Despite a crowd of 35 to 40 people, the city of Claremont passed a budget Monday without any public comments or complaints.
After Claremont City Council members opened a required public hearing to the larger-than-usual audience, no one decided to speak, said Claremont City Manager Doug Barrick.
“The commissioners held the public hearing, and nobody came up to speak,” Barrick said. “The commissioners closed it, made a few comments and approved the budget.”
The new Claremont budget included increases in water and sewer rates for citizens. Increased rates will help pay for long-term infrastructure needs to the city, which include Claremont’s water treatment facilities, Barrick said.
The rate hikes will also cover increased operational costs to the city and will cost the average customer $3 to $4 more on their monthly utility bill, Barrick said.
Despite the increased water and sewer rates, Claremont’s property tax will remain at 46 cents per $100 of valuation for the sixth year in a row.
Barrick said he didn’t know if the lack of public comment was a good or bad thing.
“I don’t really know to take it as good or bad,” Barrick said. “I’m not sure if they are OK with the budget or not now.”
Barrick added that he was surprised at the amount of media attention given to the rate increases this year, but thought the publicity would prompt more citizens to speak. The city also placed informational “water bill inserts” in the mail this month notifying citizens about the increases.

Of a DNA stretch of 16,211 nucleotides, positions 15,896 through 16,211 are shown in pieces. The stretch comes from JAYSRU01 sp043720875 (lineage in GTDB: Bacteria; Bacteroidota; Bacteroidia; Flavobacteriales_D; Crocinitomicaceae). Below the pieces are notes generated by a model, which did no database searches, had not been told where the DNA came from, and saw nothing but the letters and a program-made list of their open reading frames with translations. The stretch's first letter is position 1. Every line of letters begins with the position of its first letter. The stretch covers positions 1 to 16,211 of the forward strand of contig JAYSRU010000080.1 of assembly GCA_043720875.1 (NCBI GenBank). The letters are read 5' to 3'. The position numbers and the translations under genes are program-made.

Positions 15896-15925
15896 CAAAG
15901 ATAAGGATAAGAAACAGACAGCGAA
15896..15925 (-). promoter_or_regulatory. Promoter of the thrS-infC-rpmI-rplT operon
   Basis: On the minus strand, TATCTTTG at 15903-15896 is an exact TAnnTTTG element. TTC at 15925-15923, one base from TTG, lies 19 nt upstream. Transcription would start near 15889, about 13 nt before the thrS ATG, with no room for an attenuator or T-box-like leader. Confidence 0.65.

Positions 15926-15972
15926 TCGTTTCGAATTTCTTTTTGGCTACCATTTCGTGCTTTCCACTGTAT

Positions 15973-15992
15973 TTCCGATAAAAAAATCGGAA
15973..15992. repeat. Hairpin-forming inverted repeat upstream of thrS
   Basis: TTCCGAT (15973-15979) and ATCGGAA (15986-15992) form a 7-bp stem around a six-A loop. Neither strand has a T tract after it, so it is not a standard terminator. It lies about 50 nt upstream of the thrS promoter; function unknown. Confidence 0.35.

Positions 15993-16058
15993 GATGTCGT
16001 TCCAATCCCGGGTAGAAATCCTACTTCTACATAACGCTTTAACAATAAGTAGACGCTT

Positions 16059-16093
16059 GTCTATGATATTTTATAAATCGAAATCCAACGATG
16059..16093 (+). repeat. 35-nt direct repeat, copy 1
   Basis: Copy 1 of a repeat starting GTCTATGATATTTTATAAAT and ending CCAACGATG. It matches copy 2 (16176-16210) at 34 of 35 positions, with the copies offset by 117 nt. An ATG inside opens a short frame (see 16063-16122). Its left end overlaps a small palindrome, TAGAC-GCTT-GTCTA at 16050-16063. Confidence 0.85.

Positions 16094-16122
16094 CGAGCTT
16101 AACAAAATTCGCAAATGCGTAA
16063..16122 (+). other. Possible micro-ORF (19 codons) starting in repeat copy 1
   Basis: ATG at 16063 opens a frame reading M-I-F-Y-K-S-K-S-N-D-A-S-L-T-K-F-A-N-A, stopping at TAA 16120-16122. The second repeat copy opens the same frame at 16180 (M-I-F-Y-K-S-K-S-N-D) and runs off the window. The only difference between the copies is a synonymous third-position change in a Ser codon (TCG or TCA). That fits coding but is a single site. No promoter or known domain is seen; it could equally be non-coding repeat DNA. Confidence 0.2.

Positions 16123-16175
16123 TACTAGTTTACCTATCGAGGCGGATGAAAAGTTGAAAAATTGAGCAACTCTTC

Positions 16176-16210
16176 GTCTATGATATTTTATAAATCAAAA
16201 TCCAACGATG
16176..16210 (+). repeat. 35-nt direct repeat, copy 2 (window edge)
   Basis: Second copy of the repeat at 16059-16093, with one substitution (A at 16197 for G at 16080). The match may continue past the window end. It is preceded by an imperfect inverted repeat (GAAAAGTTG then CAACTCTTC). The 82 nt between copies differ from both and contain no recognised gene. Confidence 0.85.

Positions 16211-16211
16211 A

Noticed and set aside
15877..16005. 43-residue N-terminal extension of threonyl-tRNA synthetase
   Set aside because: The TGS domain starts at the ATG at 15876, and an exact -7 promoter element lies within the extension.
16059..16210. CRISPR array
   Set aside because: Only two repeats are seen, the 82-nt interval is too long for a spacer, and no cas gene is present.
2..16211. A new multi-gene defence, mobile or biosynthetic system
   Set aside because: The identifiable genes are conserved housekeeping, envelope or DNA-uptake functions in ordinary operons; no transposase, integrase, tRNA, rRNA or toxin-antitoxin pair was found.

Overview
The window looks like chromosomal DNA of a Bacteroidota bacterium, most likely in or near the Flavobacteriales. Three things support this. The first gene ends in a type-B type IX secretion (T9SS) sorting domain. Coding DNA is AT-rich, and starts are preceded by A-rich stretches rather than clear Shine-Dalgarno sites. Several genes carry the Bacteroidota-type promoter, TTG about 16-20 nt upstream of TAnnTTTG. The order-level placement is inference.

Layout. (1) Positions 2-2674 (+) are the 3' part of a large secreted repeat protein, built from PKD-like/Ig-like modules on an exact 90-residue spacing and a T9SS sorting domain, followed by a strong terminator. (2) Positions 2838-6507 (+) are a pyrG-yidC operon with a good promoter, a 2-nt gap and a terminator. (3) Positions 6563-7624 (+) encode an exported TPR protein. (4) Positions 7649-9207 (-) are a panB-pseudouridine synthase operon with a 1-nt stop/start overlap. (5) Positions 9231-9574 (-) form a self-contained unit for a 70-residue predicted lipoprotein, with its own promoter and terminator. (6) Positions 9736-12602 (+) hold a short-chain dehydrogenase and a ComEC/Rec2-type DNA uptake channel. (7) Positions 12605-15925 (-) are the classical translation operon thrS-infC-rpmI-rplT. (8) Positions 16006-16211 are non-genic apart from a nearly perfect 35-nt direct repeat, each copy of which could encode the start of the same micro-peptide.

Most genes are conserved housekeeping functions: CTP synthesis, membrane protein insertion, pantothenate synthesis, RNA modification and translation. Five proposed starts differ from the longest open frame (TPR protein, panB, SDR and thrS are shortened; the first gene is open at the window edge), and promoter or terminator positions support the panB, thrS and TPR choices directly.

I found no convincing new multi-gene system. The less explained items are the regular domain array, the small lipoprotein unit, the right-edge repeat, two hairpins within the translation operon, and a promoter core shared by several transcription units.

“We felt like we had gone over and above at notifying the citizens, but we still didn’t have anyone come sign up to speak for or against it,” Barrick said.
Claremont’s Fiscal Year 2011-12 budget is mainly aimed at planning for the future, Barrick said.
“We looked at the budget from year to year, but wanted to take a holistic approach and say, ‘What does the city need over the next five years?’” Barrick told the O-N-E on May 27.
Catawba increases garbage rates
The Town of Catawba passed its budget Monday after hearing several comments from citizens that did not affect the budget the council presented, said Catawba Town Manager Brian Barnett.
“The big things are that the overall budget only increased by $68 from the time I presented it in May and the time it was approved.”
Catawba is increasing its sanitation fee, which will go from $4.50 to $11 a month. Barnett said the hike partly stems from a study completed by the N.C. League of Municipalities that found Catawba’s sanitation fee as the lowest for communities under 5,000 that conducted “in-house” sanitation.
“The council and I both agreed that we have an aging garbage truck, and the increased fee will hopefully replace that truck within the next five years,” Barnett said. “We have a 15-year-old truck, and before we had a 20-year-old truck.”
Barnett said the money from the increased sanitation fee would go completely toward a new truck.
Maiden sets hearing on budget plan
Maiden Town Manager Todd Herms updated the Town Council on its Fiscal Year 2011-12 budget Monday, including informing them about additional funding for tasers for the Maiden Police Department.
The council recommended that funding be added for tasers in May.
Maiden currently has no tasers within the department, Herms said. Herms added that Maiden Town Council also entered into an agreement with Catawba County Emergency Services on Monday to conduct fire inspections for the town.
Maiden will hold a public hearing about its proposed FY 2011-12 budget June 20.